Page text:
Hellraiser Remake Won't Be Retelling Clive Barker's Story
During the rounds at today's Drive Angry press junket, Patrick Lussier and Todd Farmer, the men in charge of the upcoming Hellraiser Remake, offered new details about plotline of the upcoming movie. Lussier outlined the difference between certain horror remakes, and stated that they will not be retelling Clive Barker's story.
"I think the biggest thing is, and we talked about this a lot recently, is that we have no intention of remaking Clive's movie. Clive's movie is obviously not like remaking My Bloody Valentine, or Happy Birthday to Me, or Terror Train or Prom Night - those are all very specific movies at a specific time with a specific purpose. As fun as they are, and that's not to take away from them, they were clearly business ventures. Hellraiser, obviously, was not. It was a personal story for Clive and Clive is a true artist. It didn't feel right to us to retell Clive's story. That's Clive's story. At the same time, there have been a variety of Hellraiser movies and movies that play within the world that he created. And none of them have really gone behind the curtain of what that world is. So that was basically what we offered up to Dimension Films as something unique and different that stays true to Clive's originality, but, at the same time, pays no disrespect to it."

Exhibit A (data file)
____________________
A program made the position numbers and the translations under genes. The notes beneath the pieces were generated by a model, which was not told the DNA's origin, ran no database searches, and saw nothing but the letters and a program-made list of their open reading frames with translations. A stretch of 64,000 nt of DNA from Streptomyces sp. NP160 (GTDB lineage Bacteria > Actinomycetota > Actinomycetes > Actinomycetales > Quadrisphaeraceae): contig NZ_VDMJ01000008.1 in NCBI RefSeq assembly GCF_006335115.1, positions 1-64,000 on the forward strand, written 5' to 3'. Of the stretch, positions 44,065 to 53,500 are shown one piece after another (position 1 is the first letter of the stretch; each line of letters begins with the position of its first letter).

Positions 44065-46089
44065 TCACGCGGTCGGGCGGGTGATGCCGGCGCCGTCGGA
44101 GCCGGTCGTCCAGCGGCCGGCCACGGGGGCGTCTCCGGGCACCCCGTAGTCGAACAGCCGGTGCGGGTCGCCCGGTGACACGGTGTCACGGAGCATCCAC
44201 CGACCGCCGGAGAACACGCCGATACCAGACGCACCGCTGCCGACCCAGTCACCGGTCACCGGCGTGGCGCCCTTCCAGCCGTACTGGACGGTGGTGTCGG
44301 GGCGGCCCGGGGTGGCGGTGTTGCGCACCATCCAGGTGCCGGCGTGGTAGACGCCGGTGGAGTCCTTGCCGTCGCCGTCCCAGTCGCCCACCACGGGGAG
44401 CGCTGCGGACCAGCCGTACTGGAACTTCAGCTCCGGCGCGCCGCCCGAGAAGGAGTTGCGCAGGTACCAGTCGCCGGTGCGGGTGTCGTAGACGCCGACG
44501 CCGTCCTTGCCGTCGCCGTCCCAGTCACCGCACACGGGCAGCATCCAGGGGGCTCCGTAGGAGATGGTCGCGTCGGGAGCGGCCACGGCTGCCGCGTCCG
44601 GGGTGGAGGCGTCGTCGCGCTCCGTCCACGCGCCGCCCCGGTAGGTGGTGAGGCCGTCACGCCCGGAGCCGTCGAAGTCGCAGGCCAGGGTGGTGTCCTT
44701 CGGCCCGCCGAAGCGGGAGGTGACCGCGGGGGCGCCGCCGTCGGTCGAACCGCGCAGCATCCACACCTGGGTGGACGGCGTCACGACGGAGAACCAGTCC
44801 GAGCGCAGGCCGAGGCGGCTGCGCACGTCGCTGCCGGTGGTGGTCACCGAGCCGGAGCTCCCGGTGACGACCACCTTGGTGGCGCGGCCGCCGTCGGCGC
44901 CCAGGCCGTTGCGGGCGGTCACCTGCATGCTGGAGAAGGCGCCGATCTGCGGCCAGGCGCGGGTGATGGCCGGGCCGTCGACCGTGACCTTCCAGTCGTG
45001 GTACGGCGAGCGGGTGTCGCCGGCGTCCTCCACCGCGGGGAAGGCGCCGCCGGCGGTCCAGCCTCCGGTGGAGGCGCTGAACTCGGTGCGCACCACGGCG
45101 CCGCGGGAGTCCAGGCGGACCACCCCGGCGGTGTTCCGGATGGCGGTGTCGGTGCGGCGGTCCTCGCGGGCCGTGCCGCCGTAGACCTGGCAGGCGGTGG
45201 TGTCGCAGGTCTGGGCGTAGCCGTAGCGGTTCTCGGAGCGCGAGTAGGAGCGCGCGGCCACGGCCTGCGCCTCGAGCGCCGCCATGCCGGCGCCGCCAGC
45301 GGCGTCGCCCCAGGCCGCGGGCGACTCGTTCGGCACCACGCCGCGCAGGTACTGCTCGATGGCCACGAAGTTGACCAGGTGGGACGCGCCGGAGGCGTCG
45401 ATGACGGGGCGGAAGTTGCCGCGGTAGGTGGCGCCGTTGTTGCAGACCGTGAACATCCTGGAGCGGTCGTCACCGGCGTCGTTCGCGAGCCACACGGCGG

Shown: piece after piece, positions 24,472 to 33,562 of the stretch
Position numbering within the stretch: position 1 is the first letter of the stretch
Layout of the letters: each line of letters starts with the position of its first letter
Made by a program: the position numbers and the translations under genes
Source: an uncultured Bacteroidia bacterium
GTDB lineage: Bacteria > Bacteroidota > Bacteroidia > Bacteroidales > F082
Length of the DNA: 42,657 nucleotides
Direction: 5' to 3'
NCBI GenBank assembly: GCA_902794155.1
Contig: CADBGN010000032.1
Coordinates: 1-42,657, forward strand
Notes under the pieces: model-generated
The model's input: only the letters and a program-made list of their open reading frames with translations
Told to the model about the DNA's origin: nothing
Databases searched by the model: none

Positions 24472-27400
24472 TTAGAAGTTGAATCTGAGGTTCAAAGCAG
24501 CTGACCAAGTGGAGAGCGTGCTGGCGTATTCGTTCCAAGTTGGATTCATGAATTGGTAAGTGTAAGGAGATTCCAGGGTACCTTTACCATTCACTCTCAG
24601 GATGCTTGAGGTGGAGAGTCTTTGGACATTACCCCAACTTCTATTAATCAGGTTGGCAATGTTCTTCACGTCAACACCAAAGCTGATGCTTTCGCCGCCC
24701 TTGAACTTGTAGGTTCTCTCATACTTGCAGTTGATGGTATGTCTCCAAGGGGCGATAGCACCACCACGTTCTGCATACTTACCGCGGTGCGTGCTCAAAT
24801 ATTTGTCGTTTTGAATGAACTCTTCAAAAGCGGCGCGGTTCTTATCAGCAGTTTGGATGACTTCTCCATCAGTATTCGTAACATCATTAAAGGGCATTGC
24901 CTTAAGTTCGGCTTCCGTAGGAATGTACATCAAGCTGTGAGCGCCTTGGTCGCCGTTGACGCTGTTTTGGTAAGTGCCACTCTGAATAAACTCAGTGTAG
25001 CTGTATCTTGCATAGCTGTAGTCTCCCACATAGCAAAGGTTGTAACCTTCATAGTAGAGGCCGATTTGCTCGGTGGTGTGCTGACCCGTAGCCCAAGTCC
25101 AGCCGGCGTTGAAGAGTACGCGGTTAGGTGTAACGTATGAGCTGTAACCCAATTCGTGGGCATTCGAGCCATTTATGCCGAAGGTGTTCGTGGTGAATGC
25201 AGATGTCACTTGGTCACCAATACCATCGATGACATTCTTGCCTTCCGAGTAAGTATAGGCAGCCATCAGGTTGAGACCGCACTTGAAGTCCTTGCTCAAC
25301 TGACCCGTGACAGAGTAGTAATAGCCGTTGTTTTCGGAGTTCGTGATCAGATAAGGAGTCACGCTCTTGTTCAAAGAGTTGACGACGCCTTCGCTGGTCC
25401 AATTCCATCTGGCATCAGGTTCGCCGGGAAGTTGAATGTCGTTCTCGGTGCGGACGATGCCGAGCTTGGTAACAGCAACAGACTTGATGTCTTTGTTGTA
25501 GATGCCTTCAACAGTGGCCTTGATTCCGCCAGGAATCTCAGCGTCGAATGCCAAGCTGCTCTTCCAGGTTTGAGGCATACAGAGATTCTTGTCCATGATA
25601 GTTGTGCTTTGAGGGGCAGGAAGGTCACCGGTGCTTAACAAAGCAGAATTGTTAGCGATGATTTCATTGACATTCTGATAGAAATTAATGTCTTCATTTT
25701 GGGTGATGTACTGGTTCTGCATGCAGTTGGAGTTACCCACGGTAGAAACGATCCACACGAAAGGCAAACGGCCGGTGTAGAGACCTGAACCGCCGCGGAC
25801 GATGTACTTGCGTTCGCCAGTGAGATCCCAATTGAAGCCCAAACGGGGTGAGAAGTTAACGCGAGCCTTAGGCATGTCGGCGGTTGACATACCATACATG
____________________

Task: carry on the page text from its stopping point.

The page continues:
With that in mind, the duo described what is more suited to describe the Hellraiser film as a "reboot" of sorts, rather than remake.
"We're keeping it within the world of the box. What the box is and what the box does."
"Clive's film is very personal. That's a difficult story for us to come in and re-tell."
"To go in and tell the story of Frank and the family wouldn't be right. What we went in to pitch with at Dimension was to come at it from a different angle, but go into the same world and see things you haven't been able to see in the other movies. There have been so many films, how can we make this one different?"
In addition, despite online reports, the film will not be PG-13. Said Lussier,
"We had the contracts changed to specifically say we were delivering an R-rated film. The treatment we turned in, it was like, if you're expecting a happy ending, stop reading now."